gamma ray

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Related to Gamma particles: Alpha particles, Beta particles, Gamma photon

gamma ray

n.
1. A photon of electromagnetic radiation of very short wavelength, less than about 0.01 nanometer, and very high energy, greater than about 100,000 electron volts. Gamma rays are emitted in the decay of certain radioactive nuclei and in electron-positron annihilation.
2. A narrow beam of such photons.

gam′ma-ray′ adj.

gam′ma ray`


n.
1. a highly penetrating photon of high frequency, usu. 1019 Hz or more, emitted by an atomic nucleus.
2. a stream of such photons.
[1900–05]

gamma ray

A stream of electromagnetic radiation having wavelengths shorter than those of x-rays and therefore greater energy and penetrating power. Gamma rays are given off by unstable nuclei during radioactive decay. ♦ The emission of gamma rays by a nucleus is called gamma decay. Gamma decay does not change the atomic number or the mass number of an element. See more at radiation, radioactive decay.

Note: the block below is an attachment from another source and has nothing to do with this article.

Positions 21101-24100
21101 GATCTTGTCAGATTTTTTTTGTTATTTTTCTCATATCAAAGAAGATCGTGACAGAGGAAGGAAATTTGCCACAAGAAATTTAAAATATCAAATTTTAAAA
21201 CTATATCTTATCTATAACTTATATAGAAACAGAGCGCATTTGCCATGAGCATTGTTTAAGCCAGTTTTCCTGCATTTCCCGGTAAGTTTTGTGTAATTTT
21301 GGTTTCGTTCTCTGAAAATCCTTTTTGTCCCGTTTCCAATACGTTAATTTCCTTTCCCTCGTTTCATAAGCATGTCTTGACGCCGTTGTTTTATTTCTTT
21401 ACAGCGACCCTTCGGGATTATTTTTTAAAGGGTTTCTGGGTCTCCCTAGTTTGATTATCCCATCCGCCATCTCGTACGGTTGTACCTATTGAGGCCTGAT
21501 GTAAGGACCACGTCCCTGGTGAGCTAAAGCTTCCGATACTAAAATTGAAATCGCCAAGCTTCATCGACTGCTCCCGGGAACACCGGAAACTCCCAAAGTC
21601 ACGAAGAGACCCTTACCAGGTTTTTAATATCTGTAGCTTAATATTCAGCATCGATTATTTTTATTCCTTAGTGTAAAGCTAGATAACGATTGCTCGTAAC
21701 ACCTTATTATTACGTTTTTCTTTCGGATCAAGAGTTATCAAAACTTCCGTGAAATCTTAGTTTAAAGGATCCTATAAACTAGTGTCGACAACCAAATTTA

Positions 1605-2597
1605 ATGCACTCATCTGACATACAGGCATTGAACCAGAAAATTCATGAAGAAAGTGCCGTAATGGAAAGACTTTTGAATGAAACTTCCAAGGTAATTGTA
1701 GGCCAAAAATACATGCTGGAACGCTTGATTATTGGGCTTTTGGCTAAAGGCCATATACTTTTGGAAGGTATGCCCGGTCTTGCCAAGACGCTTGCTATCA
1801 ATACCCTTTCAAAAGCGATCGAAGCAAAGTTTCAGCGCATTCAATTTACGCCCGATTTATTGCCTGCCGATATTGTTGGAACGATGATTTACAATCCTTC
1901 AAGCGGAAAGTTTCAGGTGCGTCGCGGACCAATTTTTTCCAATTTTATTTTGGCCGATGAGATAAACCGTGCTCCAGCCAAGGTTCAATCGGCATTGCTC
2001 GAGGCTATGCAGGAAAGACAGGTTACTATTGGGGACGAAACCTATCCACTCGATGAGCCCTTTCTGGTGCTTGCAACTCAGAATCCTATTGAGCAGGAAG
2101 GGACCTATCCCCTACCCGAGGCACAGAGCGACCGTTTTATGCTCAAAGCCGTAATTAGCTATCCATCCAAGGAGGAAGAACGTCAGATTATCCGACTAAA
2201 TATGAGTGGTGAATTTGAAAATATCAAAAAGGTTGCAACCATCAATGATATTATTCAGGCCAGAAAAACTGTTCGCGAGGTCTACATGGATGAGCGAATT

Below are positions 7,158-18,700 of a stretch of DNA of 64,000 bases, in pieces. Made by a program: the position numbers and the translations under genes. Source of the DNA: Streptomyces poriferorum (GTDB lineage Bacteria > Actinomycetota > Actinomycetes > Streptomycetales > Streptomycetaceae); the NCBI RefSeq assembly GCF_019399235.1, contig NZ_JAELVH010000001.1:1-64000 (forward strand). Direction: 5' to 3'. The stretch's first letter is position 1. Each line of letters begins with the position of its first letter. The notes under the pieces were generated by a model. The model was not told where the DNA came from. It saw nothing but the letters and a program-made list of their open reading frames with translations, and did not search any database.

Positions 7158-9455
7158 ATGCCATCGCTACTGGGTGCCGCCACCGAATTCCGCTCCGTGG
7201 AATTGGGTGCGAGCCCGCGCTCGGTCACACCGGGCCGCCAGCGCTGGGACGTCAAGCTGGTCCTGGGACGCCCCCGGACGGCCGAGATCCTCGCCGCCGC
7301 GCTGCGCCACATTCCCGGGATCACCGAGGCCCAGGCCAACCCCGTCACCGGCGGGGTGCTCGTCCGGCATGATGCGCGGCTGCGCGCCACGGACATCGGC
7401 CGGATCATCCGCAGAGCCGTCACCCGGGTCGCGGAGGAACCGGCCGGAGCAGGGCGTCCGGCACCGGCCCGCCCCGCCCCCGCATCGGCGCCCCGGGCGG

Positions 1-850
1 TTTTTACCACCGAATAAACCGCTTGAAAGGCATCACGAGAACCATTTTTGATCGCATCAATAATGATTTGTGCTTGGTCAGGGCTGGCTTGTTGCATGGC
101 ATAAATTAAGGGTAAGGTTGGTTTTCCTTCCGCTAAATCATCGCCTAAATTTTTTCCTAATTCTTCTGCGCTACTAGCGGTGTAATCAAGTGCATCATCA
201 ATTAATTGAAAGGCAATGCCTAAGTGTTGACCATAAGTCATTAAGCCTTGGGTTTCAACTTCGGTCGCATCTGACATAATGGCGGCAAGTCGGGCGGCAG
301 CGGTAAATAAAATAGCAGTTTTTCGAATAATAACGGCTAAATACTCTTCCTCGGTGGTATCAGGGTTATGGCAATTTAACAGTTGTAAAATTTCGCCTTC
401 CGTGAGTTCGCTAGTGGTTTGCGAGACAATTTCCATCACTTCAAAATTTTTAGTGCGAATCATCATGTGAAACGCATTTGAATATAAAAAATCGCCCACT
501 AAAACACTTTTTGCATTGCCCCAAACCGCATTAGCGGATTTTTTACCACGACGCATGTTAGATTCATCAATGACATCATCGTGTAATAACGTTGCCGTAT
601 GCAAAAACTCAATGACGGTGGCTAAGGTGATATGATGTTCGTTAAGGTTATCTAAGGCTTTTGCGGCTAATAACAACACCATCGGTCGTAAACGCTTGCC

ThesaurusAntonymsRelated WordsSynonymsLegend:
Noun1.gamma ray - electromagnetic radiation emitted during radioactive decay and having an extremely short wavelength
electromagnetic radiation, electromagnetic wave, nonparticulate radiation - radiation consisting of waves of energy associated with electric and magnetic fields resulting from the acceleration of an electric charge
electromagnetic spectrum - the entire frequency range of electromagnetic waves
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